Archive for November, 2010

My apologies!

I have been clearly slacking here. Things have been hectic! Tuesday night I started baking in preparation for Thanksgiving. I came home from work and got right to making a pumpkin pie. Wednesday night was full of making a sweet potato casserole and sourdough cranberry stuffing, and Thanksgiving day involved making an apple pie and vegan gravy for the Tofurkey my brother-in-lay to be cooked up (and it was delicious!). Black Friday I did absolutely no cooking outside of reheating leftovers but…. the fiance and I adopted a cat!

We have considered adopting for a couple of months now, considering our options and deciding if the timing was right to welcome a cat into the home. After almost getting a cat earlier and the owner neglecting to call us back, we turned to the SPCA. We then went to the local PetSmart as we knew the SPCA had cats up for adoption there. We saw two older cats we adored, and went home to think about it over the holidays. When Friday rolled around, we had decided we did in fact want a cat in our lives (especially after thinking about all the homeless cats in shelters and on the streets while we were sitting around eating mass amounts of food), we went back to Petsmart to look at the cats up for adoption we had previously considered. When trying to hold and play with them to get a sense of their personalities, we were told we first needed a pre-approval for adoption from the SPCA. So, we jumped in the car to go to the SPCA. Fifteen minutes later, we get there to find out that the SPCA is closed. Remembering that the SPCA does adoptions out of the mall as well, we ventured there, a brave thing to do on Black Friday (it was indeed chaos). We walked in and underwent the process to get a pre-approval. Before we left to go back to PetSmart, we looked at the cats that were there. And then we found Malachi. A bright-eyes, adorable 7 month old whose sister had been adopted earlier that morning. The woman volunteering asked if we wanted to go into a play with him, and we agreed. It was all over from there. We instantly loved him, and he seemed to take to us as well. By the end of the day, everything seemed to work out in the most bizarre yet perfect of ways, and now Malachi is hiding under the bed, acclimating to his new home. Between all the excitement of Thanksgiving and bringing the most adorable cat ever into our home, I have completely forgotten to blog. I promise I will make up for it however, as I was able to snap a few shots of the Thanksgiving feast, and of course, of my new baby.

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Delicata Squash Bread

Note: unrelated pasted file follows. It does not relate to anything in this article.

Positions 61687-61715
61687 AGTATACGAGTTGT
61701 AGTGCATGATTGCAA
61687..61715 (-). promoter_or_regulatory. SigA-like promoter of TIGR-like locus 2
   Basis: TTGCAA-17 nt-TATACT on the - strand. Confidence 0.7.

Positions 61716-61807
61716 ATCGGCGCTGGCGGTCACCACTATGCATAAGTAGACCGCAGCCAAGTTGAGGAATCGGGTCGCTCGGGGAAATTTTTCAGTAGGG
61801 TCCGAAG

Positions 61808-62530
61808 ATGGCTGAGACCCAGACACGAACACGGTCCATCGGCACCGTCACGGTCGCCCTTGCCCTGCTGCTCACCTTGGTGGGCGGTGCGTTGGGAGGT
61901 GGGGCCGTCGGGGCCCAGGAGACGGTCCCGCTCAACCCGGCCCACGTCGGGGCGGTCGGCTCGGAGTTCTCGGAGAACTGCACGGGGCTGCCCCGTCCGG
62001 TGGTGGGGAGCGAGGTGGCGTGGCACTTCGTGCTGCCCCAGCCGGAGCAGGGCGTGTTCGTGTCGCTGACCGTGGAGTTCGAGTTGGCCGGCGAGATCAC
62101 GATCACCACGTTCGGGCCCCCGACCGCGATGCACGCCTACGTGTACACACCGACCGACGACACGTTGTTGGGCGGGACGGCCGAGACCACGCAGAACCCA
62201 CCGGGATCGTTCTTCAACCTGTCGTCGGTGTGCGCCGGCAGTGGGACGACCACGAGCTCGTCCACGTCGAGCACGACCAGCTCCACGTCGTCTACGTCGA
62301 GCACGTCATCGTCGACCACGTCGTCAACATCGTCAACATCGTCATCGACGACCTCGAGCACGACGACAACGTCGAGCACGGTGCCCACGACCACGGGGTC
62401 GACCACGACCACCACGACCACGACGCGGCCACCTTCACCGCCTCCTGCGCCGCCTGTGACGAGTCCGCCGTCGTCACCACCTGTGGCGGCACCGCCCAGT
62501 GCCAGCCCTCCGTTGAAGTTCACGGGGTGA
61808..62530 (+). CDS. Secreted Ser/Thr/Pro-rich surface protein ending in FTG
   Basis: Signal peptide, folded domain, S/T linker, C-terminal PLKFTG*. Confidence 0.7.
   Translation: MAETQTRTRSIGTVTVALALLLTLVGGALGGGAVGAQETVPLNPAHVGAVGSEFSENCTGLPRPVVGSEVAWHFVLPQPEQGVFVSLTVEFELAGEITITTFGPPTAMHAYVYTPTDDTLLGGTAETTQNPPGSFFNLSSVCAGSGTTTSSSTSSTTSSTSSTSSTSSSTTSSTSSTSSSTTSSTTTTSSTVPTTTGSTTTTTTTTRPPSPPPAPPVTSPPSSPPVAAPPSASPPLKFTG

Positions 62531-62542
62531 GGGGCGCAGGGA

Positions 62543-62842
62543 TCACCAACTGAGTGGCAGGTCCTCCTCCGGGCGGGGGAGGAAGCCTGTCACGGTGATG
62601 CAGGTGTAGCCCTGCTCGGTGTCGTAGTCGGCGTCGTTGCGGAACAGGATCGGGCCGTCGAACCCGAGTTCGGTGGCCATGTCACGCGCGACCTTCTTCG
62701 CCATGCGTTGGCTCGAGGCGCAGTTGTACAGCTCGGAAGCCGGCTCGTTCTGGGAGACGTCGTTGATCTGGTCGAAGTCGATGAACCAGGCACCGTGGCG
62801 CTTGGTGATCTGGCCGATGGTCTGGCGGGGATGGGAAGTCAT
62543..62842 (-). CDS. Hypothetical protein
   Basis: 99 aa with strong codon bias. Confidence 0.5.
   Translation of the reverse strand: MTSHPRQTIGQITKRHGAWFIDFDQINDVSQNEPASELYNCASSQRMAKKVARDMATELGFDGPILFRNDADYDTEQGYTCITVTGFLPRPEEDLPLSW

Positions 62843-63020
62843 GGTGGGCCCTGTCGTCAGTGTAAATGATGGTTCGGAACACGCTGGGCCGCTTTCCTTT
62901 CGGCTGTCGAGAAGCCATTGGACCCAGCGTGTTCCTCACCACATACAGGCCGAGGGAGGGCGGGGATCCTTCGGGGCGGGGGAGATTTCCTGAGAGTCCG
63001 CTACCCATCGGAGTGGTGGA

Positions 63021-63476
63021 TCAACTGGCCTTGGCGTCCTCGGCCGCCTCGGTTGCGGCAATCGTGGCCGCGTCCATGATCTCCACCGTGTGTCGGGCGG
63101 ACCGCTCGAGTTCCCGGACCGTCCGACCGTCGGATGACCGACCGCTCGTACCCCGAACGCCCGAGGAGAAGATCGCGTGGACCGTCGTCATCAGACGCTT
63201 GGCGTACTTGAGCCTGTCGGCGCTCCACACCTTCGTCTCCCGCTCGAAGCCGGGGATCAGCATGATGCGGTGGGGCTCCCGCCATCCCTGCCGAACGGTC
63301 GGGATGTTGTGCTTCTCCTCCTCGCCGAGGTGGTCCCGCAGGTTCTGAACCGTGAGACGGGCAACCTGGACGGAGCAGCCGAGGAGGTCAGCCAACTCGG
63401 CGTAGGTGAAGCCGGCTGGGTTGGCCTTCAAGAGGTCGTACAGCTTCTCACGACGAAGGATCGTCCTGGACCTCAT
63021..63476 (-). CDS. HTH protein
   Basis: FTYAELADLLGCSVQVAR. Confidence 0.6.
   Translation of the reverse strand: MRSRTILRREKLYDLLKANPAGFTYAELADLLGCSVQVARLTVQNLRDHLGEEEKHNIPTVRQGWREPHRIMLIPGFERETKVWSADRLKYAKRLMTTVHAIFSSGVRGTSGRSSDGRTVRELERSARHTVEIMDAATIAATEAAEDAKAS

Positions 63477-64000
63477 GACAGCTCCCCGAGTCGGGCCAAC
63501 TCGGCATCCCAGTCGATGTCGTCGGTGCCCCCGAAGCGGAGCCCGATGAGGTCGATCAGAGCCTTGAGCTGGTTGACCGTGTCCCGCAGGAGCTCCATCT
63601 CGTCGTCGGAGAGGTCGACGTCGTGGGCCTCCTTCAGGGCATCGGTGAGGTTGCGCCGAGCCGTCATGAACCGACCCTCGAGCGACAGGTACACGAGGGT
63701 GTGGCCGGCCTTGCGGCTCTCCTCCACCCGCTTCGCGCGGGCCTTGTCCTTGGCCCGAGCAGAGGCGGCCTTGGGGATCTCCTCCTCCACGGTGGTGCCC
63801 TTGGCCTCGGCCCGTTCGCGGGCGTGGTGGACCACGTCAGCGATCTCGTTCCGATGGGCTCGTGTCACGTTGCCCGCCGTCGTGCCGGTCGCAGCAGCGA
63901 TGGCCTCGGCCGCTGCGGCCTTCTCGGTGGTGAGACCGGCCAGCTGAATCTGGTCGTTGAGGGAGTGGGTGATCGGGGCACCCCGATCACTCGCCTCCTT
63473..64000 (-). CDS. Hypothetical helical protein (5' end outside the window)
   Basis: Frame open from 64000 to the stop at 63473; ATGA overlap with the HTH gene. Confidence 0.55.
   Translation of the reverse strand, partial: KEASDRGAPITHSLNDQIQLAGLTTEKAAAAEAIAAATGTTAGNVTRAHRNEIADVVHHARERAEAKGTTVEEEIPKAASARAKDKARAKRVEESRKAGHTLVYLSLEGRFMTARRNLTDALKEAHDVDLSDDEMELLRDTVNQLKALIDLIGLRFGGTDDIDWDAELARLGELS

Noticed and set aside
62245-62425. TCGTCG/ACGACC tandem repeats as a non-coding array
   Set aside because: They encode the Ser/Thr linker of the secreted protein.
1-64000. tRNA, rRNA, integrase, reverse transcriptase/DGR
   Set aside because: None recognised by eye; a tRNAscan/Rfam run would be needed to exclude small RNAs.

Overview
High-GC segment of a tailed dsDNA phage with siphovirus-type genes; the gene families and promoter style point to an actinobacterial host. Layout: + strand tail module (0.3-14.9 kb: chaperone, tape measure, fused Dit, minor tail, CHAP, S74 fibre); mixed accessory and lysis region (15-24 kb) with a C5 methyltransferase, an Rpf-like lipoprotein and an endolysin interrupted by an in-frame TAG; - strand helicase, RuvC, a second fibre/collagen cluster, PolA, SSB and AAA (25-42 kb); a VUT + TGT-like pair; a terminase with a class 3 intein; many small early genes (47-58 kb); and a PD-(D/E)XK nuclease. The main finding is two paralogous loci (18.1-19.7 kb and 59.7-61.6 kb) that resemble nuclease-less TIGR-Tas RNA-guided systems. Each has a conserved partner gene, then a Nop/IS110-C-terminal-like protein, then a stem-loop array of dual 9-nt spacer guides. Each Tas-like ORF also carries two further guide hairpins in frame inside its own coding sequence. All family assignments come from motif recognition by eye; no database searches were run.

...kind of like pumpkin bread...

I’m sure by now you are aware that I have a preposterous amount of all different types of squash in my house. I lay in bed sometimes wondering what I could possibly do with it all. One of my more clever ideas was to make squash bread. I figured, hey, if pumpkin bread is so delicious, why wouldn’t delicata squash bread be as well? Granted, it doesn’t roll off the tongue as nicely, but I can assure you it tastes just as good. I started by baking my squash for an hour at 350 degrees. You actually only need one medium sized delicata squash, but I baked a second for good measure (and now I need to figure out what to do with it….).

this is a familiar scene for me

Here is the recipe:

1 1/2 cups unbleached all-purpose flour
1/2 cup + 1 tablespoon sugar
1 tsp. baking soda
1/4 tsp. baking powder
1/2 tsp. sea salt
1/2 tsp cinnamon (or more, to taste)
1/2 tsp nutmeg
1/4 tsp cloves
1 cup cooked, mashed delicata squash
2 substitute eggs (I used cornstarch and water)
1/4 cup Earth balance, melted

With the oven still at 350, I placed the batter in a greased bread pan an let it bake for 60 minutes. See, pretty damn simple.

I would say that delicata squash bread is just as great as pumpkin bread, and that pumpkin bread has unfairly stolen all of the attention. All the wonderful tastes of cinnamon, nutmeg and cloves are still present, along with the light and sweet aftertaste of squash. The bread really turned out to be a nice color, and was not too moist or dry. I would totally make it again, and probably will seeing as how much squash I still have left!

Cats on Campus dinner at Merge


While being having a primarily vegan lifestyle, and trying to cut animal products from your life as well, is a step towards making the Earth a better place for all creatures and species, it is always great to get out their and participate in projects, events and gatherings that help directly change the lives of animals and increase awareness.